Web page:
Page last updated at 13:54 GMT, Tuesday, 24 March 2009

Hindu fights for pyre 'dignity'

The funeral pyre in Northumberland
Some British Hindus send the bodies of their relatives to India

A Hindu man has told the High Court he wants to die "with dignity" and not be "bundled in a box", in a case to retain open-air cremations.

Davender Ghai, 70, a devout Hindu, wants to overturn a Newcastle Council decision preventing funeral pyres being held in line with religious practice.

Mr Ghai insists that the process is essential to free the soul after death.

His human rights application is set to last three days. The council says such cremations are "impractical".

Hindus in India have been carrying out open cremations for more than 4,000 years, but their requirements have been deemed impractical in UK council crematoria.

Davender Ghai says open-air cremation is a vital part of Hindu doctrine

Ramby de Mello, appearing for Mr Ghai, told Justice Cranston: "He wants to make it clear he does not expect such a funeral to be unregulated.

"What he wants in terms of his funeral is nothing short of an open-air pyre where his body can be burnt in a sacrament of fire."

The court heard that Mr Ghai's wish was that his 40-year-old eldest son Sanjay, who lives in Canada, should light the funeral pyre while the rest of his family watches as his soul is released from his body into the afterlife.

In 2006 Newcastle City Council refused Mr Ghai permission to establish a site for cremations in the open.

The council said the burning of human remains anywhere outside a crematorium was prohibited under the 1902 Cremation Act - a ruling the Ministry of Justice agreed was correct.

Mr Ghai, a Hindu campaigner and founder of the Anglo-Asian Friendship Society charity, is seeking a judicial review of the decision.

In his latest witness statement, Mr Ghai said: "Being bundled into a box and incinerated in a furnace is not my idea of dignity, much less the performance of an ancient sacrament."

Davender Ghai
I will not deny my claim is provocative, least of all in a nation as notoriously squeamish towards death as our own
Davender Ghai

Following the 2006 decision he organised the cremation of a Hindu man in a meadow in countryside near the city.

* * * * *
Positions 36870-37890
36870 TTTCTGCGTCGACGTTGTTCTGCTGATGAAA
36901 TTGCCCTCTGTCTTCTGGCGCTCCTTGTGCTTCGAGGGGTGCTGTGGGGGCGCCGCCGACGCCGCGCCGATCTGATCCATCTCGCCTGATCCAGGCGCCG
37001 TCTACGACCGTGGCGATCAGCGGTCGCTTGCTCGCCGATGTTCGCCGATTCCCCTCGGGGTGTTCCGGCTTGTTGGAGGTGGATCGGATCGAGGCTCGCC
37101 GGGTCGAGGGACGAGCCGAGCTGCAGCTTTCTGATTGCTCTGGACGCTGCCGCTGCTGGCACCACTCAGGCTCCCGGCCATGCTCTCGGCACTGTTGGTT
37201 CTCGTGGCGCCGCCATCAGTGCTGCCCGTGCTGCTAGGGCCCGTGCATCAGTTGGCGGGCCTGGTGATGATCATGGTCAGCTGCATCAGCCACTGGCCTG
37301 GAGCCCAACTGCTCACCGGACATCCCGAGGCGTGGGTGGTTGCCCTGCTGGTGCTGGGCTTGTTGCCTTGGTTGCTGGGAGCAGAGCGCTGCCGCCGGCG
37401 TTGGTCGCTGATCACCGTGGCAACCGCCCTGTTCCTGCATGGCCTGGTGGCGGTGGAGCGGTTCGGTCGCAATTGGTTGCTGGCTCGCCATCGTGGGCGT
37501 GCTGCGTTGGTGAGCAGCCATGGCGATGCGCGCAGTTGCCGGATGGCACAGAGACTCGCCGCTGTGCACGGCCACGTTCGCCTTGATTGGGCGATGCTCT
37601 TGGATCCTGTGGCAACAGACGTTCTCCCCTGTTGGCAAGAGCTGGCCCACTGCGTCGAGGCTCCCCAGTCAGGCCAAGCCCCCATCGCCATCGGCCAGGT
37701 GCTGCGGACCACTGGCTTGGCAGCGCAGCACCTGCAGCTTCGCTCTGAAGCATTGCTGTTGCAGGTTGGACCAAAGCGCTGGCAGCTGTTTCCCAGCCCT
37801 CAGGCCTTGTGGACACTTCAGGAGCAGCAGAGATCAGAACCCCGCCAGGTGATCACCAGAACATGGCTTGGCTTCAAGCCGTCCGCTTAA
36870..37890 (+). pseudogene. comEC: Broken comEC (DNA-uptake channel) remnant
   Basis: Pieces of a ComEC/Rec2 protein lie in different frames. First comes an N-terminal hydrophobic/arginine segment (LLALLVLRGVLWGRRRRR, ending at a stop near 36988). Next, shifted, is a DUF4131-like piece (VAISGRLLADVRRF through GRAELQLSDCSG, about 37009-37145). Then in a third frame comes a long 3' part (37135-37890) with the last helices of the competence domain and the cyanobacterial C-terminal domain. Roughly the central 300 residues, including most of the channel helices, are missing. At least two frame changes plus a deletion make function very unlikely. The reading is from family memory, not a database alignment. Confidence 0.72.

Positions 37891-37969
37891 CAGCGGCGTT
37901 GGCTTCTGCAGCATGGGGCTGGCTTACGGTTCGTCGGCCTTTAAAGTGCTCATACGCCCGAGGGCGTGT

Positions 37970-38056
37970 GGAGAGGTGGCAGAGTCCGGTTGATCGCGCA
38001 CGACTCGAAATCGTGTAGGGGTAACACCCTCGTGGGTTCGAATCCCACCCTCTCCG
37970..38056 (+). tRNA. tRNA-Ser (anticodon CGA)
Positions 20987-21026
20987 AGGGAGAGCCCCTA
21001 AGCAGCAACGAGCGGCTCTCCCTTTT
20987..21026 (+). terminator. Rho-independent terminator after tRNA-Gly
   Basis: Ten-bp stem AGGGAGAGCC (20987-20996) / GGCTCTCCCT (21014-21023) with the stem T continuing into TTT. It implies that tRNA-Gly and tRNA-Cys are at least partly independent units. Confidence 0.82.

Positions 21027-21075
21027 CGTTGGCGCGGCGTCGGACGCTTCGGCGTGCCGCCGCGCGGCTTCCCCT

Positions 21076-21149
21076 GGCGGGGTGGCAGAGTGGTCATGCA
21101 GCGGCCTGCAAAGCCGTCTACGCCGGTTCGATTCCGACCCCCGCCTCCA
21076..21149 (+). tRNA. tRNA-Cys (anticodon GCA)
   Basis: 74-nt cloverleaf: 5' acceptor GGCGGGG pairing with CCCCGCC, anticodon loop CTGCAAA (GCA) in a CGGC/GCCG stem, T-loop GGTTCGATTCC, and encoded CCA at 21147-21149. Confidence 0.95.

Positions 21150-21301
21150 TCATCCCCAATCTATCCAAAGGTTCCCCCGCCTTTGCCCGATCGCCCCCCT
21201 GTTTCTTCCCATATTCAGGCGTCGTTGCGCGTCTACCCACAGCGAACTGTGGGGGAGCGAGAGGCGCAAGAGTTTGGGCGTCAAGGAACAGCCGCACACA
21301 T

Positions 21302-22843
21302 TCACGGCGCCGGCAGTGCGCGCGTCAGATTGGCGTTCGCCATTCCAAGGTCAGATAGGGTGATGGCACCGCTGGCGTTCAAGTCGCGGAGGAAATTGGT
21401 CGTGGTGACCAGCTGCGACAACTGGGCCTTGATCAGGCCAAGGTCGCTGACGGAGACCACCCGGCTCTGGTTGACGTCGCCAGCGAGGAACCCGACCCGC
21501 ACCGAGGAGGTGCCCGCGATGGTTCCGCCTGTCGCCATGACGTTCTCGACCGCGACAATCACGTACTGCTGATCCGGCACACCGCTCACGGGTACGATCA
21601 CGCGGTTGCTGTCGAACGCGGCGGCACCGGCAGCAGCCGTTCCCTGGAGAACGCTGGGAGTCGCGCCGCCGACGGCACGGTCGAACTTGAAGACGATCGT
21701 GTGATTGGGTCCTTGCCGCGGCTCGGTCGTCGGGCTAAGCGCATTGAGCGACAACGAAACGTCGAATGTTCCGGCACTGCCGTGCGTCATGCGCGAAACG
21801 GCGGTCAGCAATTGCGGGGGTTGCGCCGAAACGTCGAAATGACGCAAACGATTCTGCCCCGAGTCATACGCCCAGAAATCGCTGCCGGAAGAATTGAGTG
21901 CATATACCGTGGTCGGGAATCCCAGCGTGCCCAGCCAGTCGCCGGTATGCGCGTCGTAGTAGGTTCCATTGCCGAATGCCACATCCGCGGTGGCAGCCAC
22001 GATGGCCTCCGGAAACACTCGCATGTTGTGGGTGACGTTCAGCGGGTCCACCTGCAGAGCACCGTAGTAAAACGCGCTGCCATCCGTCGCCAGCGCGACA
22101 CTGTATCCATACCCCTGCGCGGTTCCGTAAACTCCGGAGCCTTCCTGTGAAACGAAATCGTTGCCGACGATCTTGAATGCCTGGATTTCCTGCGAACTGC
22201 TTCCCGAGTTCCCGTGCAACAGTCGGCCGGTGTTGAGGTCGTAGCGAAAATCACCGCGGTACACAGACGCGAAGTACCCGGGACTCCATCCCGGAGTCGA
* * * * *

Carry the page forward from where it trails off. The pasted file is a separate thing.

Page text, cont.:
Northumbria Police had raised no objections to the service, but following further investigations admitted it may have been illegal. The Crown Prosecution Service decided not to take it further.

Mr Ghai now wants a clear ruling from the High Court that open air funeral pyres are legal in England and Wales.

"As a Hindu, I believe my soul should be liberated in consecrated fire, 'Agni', after death - a sacramental rebirth, like the mythical phoenix arising from the flames anew," he said.

"I will not deny my claim is provocative, least of all in a nation as notoriously squeamish towards death as our own.

"However, I honestly do not believe natural cremation grounds would offend public decency - as long as they were discreet, designated sites far from urban and residential areas."

Some British Hindus send the bodies of their relatives to India to ensure they are burnt in line with traditional practice.

Others fly the ashes there so they can be placed in the sacred River Ganges.

A number of British rivers - including the Soar, the Thames and the Wye - have been "anointed with water from the Ganges", to make them credible substitutes for the holy river.

Hindus constitute the third biggest religious group in the UK, and there is potentially significant demand for open-air cremations, said BBC religious affairs correspondent Robert Pigott.


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